4 Tips for a Tax Authority Surprise-Inspection

Many businesses in Israel might not “merit” a surprise inspection from the Tax Authority.  However, if you are one of the “lucky” ones, here are a few things to keep in mind that my staff and I noticed during one such visit to one of my clients.

FIRST, fear not, the inspectors are human.  We noted that the two inspectors who visited were actually quite polite.  There was no out-to-get-you attitude or some worst-case scenario movie scene where the office is being turned inside out.  Moreover, they made it a point to tell us that they would not accept anything – and I do mean anything – without getting our permission first.  Not a chair.  Not a cup of water.  Most important, not even a document.

Nevertheless, remember that these pleasant folks are not your friends.  Speak when spoken to.  Answer their questions.  But don’t make small talk or volunteer information.


SECOND
, you are allowed to ask them to wait while you call your accountant.  This was another thing they said they would not do – they would not collect any material that was not given to them.  This is important to remember – this is not a police raid.  This is “just” a surprise inspection.  In general, calling your accountant is always a good idea in this situation.  First, it gives you a chance to catch your breath.  You’re going to sweat, but a good deep breath can keep the perspiration to a minimum.  Moreover, your accountants might have some relevant background information or a general tip to share.  Not to mention that a good-ole “it’s going to be ok” is never a bad thing to hear at these moments.  Especially, if it’s your employee who is there alone with no moral support from management (because of Murphy’s Law its bound to happen sometime).

THIRD, the Tax Authority is only concerned about your income.  How you spend your money is of no concern during these spontaneous visits.  While you can never be fully prepared for these check-ups, if we know that the Tax Authority is putting its focus on income, then this means that you should always have your billing process down solid.  Always.  How do you send out requests for payment?  How timely are you issuing receipts?  (You get the gist.)  Also, expect to be asked to provide copies of either proforma/tax invoices and receipts, as well as, a list of some of your clients – and they’ll want the bigger clients, of course.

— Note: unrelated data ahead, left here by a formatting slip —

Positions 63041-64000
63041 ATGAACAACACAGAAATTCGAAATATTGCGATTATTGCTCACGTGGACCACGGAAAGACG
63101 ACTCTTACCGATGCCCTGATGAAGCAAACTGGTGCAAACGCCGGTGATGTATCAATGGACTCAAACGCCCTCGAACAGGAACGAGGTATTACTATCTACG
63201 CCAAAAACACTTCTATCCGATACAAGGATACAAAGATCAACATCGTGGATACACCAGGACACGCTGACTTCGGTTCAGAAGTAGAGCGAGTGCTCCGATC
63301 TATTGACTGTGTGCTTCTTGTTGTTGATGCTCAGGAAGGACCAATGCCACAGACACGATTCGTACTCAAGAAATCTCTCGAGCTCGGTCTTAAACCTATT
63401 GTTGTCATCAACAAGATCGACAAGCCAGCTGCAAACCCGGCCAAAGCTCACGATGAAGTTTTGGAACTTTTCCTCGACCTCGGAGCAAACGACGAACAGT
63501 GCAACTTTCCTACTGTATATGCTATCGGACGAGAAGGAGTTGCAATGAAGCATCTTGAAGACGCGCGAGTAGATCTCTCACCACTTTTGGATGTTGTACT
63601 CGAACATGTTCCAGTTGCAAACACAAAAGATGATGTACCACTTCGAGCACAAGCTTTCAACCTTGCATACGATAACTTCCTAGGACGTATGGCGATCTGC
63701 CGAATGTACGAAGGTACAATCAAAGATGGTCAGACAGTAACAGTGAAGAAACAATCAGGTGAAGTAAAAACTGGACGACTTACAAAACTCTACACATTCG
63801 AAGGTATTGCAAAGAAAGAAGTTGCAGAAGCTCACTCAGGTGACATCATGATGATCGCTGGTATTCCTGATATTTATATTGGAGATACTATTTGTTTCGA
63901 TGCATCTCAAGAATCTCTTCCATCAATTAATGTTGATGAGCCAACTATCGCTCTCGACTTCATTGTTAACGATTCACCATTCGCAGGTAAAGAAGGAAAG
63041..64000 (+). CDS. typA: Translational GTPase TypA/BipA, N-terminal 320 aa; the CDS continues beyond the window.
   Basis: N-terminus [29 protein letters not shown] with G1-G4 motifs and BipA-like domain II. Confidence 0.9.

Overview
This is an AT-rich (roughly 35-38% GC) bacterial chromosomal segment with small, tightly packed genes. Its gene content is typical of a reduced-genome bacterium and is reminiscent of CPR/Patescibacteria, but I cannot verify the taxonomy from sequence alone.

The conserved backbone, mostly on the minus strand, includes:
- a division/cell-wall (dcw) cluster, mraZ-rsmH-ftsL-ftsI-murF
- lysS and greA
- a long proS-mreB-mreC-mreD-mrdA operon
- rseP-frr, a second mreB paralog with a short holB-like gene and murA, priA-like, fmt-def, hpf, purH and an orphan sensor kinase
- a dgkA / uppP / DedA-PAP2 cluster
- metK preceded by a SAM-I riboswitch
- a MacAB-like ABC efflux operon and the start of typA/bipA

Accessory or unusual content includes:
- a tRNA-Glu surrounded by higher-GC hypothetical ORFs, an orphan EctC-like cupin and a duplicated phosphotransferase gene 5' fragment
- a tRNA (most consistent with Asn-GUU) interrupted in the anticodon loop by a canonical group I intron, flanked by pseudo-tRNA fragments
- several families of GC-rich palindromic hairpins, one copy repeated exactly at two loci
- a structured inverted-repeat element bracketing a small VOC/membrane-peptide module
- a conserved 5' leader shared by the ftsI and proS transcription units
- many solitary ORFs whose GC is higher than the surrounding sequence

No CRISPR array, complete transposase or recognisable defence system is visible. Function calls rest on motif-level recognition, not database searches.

FOURTH, before breathing a sigh of relief, ensure that you have received their report, which consists of one paged carbon-copy sheet (my client’s was yellow) that summarizes their visit.  Most of the form is matter-of-fact questions about your business.  Nothing exciting or life-threatening.  At the bottom of that page there is a space for comments and this is where the juicy stuff would be.  (If you don’t see anything spicy listed there at the bottom – that’s a good thing.)  It’s important to point out that someone from the company being inspected will be asked to sign the form.  Part of the process, no problem.  Finally, make sure to send the sheet to your accountant.

While there might not have been anything specific your company did to warrant the inspection by the Tax Authority, two aspects of your business might put you on their radar:

  1. Reporting an expected high turnover, especially from Day One.  The Tax Authority can receive this information a few ways.  The most common is that you reported a high budget for the upcoming year, for example, when negotiating mikdamot, prepayments of expected tax revenue on profits.  In a similar vein, but from the other direction, you might have reported a high turnover in the previous year when you submitted your audited financial statements.
  2. If one or more of your clients is paying you a lot of money.  This can be either an objectively high amount or relative to your other clients.

There are few things in life that are as intimidating as a surprise inspection by the Tax Authority.  However, my hope is that by sharing some of what my team and I have seen, you can rest easier knowing that “this too shall pass.”

Some articles (in Hebrew) that also provide some background and tips for these surprise inspections:

  1. From a legal perspective (includes a short video as well)
  2. From an accounting perspective
  3. Globes article highlighting 10 tips from various guest experts in the relevant fields (might be the easiest read)

– Shuey


If you’re worried that your processes are not in order or that proper financial admin is distracting you from building up your company, feel free to contact us.  Introductory meeting are always free of charge, with no strings attached.

By |2018-12-06T11:20:28+00:00December 3rd, 2018|Accounting/Bookkeeping|0 Comments

About the Author:

Leave A Comment

This site uses Akismet to reduce spam. Learn how your comment data is processed.